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Which? tests uncover 11 Don’t Buy cordless vacuum cleaners

Has the switch to cordless vacuums left our homes dirtier?

Cordless vacuum cleaners have become an increasingly popular alternative to traditional vacuums, but choosing the wrong product could leave you bitterly disappointed, as we’ve found a record number that do a terrible job of cleaning.

In our latest lab tests, we uncovered 11 cordless vacuums that are so poor at sucking up dust and dirt we’ve named them Don’t Buys. One model picked up just 1% of the dust we put down on floorboards, and a measly 10% of dust from carpet.

But it’s not all bad news. Some cordless vacuums proved themselves worthy additions to your home, cleaning brilliantly and delivering on the ease of movement that cordless vacs are noted for. Four made the grade as Best Buys.

Find out which cordless vacuum cleaners will keep your home free of dust, and the ones to avoid, in our cordless vacuum cleaner reviews.

Top cordless vacuum reviews

We have just tested 23 cordless vacuum cleaners, ranging in price from £60 to more than £400. Here’s a rundown of the big 2017 launches that have gone through our tough lab tests.

Dyson V7 Animal, £320

The Dyson V7 sits between the older V6 range and the pricey V8 range of Dyson cordless vacuums. It has a 28-minute run time – better than the relatively short 20 minutes you get with the V6, and just a little under the 32-minute run time of the Dyson V8.

Like the V8, it has Dyson’s bin-emptying feature that pushes dirt out from the dust container when you empty it. This is a welcome update, as we found you can end up scrabbling around to retrieve trapped debris on the V6. Which cordless Dyson is best? See how the V7 compares in our Dyson vacuum cleaner reviews.

Vax Blade 32V Pro, £300

You can pick up the Vax Blade 32V Pro for less than £200 when it’s on special offer, which makes it a tempting prospect. Like the Dyson cordless models, this Vax has a detachable handheld unit that can be used for fiddly cleaning jobs. Vax has also taken the unusual step of turning the dust canister on its side so it meets the cleaning tube at a right angle. Vax says this provides a clear path from floor to dust container, allowing for better cleaning.

We found the battery lasted for 51 minutes on its standard setting, which should be more than enough for a thorough clean of most homes. It won’t be a bargain if it leaves your floors strewn with dust, though. Read the full Vax Blade 32V Pro review to find out if it’s worth buying.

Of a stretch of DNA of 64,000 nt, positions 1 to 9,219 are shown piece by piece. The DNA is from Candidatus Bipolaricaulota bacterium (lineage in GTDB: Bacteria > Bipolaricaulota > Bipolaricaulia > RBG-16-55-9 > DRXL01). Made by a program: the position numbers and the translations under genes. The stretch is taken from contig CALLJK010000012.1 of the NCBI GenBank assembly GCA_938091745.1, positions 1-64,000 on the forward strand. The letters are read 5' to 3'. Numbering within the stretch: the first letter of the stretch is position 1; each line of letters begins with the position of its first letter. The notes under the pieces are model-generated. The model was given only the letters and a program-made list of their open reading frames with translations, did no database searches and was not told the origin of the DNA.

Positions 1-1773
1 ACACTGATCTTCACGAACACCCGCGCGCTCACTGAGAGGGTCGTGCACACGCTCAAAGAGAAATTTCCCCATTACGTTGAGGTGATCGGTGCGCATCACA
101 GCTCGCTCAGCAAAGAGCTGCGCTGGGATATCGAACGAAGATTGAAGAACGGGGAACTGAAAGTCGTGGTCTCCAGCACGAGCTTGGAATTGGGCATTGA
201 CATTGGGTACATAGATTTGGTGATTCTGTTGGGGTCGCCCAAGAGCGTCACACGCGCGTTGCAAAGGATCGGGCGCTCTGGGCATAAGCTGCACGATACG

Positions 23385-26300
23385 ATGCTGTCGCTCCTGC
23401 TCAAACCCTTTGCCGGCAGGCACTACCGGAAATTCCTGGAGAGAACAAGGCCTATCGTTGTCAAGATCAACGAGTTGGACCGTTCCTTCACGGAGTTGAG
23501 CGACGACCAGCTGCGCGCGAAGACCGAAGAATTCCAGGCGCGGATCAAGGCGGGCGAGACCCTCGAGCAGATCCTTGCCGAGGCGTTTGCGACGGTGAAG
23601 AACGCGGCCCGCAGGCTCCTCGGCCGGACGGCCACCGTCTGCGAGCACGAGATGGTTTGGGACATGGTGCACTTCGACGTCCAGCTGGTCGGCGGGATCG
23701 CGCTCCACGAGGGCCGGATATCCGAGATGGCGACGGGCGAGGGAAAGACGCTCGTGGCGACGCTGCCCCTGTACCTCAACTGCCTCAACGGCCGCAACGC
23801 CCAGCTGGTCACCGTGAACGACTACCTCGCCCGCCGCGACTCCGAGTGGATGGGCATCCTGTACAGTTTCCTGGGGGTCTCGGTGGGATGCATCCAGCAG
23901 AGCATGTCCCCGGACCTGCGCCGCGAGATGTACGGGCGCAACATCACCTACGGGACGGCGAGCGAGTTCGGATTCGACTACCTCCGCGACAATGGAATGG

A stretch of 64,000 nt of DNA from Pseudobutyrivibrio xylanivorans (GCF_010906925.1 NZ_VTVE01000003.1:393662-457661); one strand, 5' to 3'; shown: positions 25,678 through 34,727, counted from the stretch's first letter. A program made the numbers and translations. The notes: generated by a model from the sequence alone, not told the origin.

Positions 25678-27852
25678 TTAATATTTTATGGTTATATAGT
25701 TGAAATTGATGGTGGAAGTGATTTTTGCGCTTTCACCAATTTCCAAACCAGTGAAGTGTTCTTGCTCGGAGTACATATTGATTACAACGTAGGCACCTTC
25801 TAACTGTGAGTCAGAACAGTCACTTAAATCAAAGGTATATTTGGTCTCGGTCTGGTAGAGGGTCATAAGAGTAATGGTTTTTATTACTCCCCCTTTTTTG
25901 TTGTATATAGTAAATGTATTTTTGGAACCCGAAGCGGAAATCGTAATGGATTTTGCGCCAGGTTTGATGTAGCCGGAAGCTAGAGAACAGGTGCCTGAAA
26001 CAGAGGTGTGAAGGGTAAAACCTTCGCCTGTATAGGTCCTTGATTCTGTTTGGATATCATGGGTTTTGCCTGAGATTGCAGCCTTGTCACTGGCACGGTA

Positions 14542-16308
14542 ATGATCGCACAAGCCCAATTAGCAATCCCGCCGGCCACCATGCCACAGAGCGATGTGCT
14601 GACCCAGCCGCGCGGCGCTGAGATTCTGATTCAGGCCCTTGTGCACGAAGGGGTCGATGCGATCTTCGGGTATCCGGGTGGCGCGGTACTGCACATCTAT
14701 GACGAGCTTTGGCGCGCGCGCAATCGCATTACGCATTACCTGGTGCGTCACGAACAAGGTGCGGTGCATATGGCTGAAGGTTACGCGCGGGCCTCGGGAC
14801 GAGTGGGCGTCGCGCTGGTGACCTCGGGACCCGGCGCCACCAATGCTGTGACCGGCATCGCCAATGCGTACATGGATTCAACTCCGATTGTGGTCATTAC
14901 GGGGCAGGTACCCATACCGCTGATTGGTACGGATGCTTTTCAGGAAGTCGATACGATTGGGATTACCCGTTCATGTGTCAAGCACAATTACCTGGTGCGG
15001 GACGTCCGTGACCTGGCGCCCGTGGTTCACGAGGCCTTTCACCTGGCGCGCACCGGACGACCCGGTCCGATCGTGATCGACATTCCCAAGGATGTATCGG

Numatic Cordless Henry HVB160-12, £300

Most cordless vacuums have a slim stick design and a small dust capacity to match, typically around half a litre. Not so for the Cordless Henry vacuum cleaner. It uses dust bags and has a market-beating 2.3-litre dust capacity. This could be handy if you want the convenience of cordless but don’t like bagless cleaning.

The Cordless Henry comes with two battery packs that each last for just under 30 minutes, giving you almost an hour of cleaning time on the standard setting. The battery slots into the top, but otherwise this vacuum looks and feels very similar to the original Henry. Find out how the Cordless Henry fared in our tests in the full Numatic Henry HVB160-12 review.

How corded and cordless vacuums compare

We compared the average dust pick-up scores on three key cleaning tasks for recently tested vacuum cleaners and found that, on average, cordless vacuum cleaners are still some way behind traditional models when it comes to the basics of cleaning.

Most cordless vacuums will do a decent job of tackling dusty laminate floors, but they struggle to do the same on other floor types, such as carpets. Results vary wildly, though: some stand-out cordless vacuums rival corded models for cleaning power, while others leave more dust behind than they actually pick up. One of our Don’t Buy cordless vacuums sucked up only 1% of the dust in our floorboard cleaning test, 10% in our carpet test, and 57% in our laminate floor test.

It’s not just dustbusting that the worst cordless vacuums fall down on. Plenty of them can’t keep hold of the dust they actually do pick up. While most traditional vacuums will trap nearly all of the fine dust and allergens they suck up, we’ve found that some cordless vacuums will leak as much as 11% back into your home.

Should you buy a cordless vacuum cleaner?

If you find a traditional vacuum cleaner cumbersome, a good cordless model can make life easier, but you’ll need to choose wisely to ensure you get the best clean.

The best cordless vacuums are easy to use and can clean up all manner of dust and debris with ease. You don’t necessarily need to break the bank, either, as our Best Buys start from around £180. See all the cordless models we recommend in our round-up of the best cordless vacuum cleaners for 2017.

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